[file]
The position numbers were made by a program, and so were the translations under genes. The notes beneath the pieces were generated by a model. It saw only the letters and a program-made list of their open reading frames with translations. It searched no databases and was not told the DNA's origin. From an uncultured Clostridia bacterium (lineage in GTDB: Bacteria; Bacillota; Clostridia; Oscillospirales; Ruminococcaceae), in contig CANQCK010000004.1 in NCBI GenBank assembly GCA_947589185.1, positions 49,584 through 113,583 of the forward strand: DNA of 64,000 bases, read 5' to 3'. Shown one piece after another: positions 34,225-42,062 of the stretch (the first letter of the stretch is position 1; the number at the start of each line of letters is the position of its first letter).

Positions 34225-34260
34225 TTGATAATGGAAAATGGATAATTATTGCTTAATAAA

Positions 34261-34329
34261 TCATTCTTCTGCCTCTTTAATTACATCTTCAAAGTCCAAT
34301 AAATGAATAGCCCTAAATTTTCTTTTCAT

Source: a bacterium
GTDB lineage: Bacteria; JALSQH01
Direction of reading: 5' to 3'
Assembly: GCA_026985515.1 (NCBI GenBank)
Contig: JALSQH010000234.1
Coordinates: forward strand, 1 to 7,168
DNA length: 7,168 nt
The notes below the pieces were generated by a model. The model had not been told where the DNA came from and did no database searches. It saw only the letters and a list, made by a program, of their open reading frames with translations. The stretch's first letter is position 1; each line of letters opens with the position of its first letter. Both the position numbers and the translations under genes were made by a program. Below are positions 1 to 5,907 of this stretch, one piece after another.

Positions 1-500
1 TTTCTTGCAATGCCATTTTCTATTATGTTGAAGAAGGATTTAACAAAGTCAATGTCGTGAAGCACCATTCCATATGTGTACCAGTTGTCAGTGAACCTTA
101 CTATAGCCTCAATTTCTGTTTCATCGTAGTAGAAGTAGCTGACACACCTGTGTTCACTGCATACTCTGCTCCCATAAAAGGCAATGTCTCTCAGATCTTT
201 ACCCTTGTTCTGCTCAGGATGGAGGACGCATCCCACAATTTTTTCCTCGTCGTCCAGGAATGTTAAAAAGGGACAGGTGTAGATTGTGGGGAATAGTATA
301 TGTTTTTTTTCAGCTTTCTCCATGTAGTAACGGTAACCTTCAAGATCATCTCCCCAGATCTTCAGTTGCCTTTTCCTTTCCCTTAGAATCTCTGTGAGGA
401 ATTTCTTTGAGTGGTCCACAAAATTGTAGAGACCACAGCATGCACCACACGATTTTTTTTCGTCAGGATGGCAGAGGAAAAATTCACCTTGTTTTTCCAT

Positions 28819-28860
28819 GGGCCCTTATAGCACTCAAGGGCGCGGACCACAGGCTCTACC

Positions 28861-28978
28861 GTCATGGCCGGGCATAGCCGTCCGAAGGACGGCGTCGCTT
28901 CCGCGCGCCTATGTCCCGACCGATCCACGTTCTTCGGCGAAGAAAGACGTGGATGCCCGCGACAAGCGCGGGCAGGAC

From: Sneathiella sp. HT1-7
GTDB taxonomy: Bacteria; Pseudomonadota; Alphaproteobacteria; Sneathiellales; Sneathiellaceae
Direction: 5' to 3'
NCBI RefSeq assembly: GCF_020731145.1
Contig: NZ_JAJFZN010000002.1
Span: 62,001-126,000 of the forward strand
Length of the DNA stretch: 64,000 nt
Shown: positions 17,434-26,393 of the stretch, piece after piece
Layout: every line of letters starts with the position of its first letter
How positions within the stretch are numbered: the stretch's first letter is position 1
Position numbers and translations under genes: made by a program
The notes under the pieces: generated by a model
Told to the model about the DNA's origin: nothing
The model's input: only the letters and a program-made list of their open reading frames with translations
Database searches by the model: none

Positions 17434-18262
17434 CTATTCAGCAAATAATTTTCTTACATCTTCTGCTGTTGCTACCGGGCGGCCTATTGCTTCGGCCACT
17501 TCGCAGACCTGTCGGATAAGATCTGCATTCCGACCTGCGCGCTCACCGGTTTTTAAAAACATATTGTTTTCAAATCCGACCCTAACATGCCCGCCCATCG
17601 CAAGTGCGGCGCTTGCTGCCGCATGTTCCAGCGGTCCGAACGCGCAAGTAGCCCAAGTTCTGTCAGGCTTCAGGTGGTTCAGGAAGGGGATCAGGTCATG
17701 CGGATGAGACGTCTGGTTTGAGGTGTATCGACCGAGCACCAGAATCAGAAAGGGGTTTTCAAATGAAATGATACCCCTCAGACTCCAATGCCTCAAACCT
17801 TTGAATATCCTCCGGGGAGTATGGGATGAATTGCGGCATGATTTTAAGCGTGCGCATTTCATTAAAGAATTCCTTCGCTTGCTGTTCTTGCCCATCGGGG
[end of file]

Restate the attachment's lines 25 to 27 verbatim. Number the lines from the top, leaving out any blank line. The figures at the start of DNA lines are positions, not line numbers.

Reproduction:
28901 CCGCGCGCCTATGTCCCGACCGATCCACGTTCTTCGGCGAAGAAAGACGTGGATGCCCGCGACAAGCGCGGGCAGGAC

From: Sneathiella sp. HT1-7
GTDB taxonomy: Bacteria; Pseudomonadota; Alphaproteobacteria; Sneathiellales; Sneathiellaceae